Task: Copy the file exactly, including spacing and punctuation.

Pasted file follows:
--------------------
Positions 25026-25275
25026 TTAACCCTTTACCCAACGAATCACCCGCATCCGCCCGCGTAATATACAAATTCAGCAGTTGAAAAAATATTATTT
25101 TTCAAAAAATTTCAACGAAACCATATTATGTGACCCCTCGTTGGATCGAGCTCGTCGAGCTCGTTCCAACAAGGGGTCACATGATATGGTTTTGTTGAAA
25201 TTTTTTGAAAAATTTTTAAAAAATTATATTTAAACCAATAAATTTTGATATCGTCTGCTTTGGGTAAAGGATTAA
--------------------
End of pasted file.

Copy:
Positions 25026-25275
25026 TTAACCCTTTACCCAACGAATCACCCGCATCCGCCCGCGTAATATACAAATTCAGCAGTTGAAAAAATATTATTT
25101 TTCAAAAAATTTCAACGAAACCATATTATGTGACCCCTCGTTGGATCGAGCTCGTCGAGCTCGTTCCAACAAGGGGTCACATGATATGGTTTTGTTGAAA
25201 TTTTTTGAAAAATTTTTAAAAAATTATATTTAAACCAATAAATTTTGATATCGTCTGCTTTGGGTAAAGGATTAA